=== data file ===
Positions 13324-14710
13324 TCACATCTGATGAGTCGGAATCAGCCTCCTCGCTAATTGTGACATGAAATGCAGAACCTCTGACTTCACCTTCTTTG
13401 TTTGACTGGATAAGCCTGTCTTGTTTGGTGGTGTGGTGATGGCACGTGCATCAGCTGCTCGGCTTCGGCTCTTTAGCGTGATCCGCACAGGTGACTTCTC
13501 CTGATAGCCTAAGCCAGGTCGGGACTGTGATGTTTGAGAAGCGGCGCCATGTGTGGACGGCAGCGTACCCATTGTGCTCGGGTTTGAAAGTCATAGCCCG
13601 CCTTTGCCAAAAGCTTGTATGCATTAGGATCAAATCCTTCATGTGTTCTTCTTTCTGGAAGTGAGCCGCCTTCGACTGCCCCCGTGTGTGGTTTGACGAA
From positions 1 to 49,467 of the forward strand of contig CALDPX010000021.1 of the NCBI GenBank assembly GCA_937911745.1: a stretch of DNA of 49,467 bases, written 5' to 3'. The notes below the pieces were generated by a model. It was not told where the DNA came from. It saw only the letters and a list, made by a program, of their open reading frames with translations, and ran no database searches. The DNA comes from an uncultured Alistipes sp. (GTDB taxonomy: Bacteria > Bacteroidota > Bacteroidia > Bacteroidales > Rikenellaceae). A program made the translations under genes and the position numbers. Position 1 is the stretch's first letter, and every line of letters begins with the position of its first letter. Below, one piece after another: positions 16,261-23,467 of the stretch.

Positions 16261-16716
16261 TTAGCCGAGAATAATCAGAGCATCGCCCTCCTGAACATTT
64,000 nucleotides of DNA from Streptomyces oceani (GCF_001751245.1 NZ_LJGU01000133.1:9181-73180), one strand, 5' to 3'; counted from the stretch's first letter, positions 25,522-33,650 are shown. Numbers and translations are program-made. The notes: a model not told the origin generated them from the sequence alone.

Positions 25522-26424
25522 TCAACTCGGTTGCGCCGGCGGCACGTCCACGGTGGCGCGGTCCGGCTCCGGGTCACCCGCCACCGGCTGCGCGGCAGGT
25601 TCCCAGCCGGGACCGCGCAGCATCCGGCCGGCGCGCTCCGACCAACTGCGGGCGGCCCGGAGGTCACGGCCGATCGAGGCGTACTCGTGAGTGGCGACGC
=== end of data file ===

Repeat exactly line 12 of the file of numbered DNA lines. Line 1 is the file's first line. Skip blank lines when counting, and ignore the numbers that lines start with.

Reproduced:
25601 TCCCAGCCGGGACCGCGCAGCATCCGGCCGGCGCGCTCCGACCAACTGCGGGCGGCCCGGAGGTCACGGCCGATCGAGGCGTACTCGTGAGTGGCGACGC